[GRASS-user] Re: QGIS GRASS plugin shadedrelief issue
hamish_b at yahoo.com
Sat Sep 25 01:20:42 EDT 2010
> We're used to perceiving shadows below and highlights above
> what is being lit. The same holds for a hill-shaded terrain.
> When we see shadows on a slope, it seems to be south facing,
> and highlights appear north facing. So if you "place" the
> sun at 130° (SE) then you are lighting the south facing
> slope, and making it appear north facing, thus causing the
> valleys to appear to be hills, and the peaks appear as
> valleys. We have a set of ortho-photos that were shot early
> in the morning (sun in the east) and a colleague always
> turns the maps "upside down" (N pointing down) so that the
> hills and valleys look right.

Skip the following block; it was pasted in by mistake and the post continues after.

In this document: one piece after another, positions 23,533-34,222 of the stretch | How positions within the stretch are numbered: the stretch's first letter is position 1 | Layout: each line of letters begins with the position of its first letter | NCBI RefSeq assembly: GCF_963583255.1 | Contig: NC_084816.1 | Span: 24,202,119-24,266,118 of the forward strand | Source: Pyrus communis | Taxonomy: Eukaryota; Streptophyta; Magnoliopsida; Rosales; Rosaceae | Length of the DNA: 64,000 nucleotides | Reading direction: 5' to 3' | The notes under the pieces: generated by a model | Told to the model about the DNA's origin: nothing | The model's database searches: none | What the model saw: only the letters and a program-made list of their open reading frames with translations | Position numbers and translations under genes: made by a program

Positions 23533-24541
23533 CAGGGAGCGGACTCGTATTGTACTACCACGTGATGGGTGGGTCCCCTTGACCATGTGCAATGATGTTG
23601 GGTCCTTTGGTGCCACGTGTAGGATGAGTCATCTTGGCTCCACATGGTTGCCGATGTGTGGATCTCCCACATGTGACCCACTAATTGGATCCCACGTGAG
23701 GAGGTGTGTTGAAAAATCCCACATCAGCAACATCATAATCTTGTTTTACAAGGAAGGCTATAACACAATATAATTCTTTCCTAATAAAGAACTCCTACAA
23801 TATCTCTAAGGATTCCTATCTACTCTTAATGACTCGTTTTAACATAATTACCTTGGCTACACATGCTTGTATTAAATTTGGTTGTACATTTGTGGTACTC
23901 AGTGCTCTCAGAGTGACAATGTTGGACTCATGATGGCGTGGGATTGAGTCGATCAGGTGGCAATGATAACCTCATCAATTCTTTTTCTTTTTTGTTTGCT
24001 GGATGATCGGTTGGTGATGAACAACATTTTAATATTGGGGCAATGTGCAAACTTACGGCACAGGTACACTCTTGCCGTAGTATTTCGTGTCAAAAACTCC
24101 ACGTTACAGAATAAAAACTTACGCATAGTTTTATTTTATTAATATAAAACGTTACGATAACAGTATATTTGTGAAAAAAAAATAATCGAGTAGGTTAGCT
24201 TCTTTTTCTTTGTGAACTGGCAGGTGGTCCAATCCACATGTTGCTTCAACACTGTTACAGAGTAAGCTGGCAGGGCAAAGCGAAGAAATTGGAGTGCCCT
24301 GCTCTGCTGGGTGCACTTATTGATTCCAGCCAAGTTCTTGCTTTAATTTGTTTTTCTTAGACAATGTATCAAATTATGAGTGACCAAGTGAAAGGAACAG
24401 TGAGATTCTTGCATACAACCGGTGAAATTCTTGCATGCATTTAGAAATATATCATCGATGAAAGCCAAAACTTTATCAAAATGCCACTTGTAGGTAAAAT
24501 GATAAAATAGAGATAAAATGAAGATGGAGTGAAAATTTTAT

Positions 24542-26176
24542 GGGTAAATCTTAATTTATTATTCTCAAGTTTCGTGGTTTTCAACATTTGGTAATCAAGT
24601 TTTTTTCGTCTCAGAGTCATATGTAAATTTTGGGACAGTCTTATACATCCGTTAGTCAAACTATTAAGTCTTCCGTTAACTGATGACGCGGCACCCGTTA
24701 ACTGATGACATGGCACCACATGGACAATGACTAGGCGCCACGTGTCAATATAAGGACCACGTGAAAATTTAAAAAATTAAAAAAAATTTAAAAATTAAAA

> The most "natural" looking hillshading is with azimuth
> between 270 - 315° (W to NW).
note that in most places GRASS uses the cartesian convention of
theta as degrees counter-clockwise from the positive x-axis, not
navigational convention of degrees being measured clockwise from
north. (convert between the two with '90-angle')
> > By the way GRASS as any map composer like QGIS to be able to
> > finish the work (put scale bar, north, legend, title,...)?
> Yes, QGIS is a good choice. GRASS does have a full set of
> map composer tools, but some graphic elements require a bit
> more fiddling to get them right. Mind you, the results can
> be quite rewarding.
(see the help pages for the d.* modules and ps.map, and the
cartography section of the grass web site)
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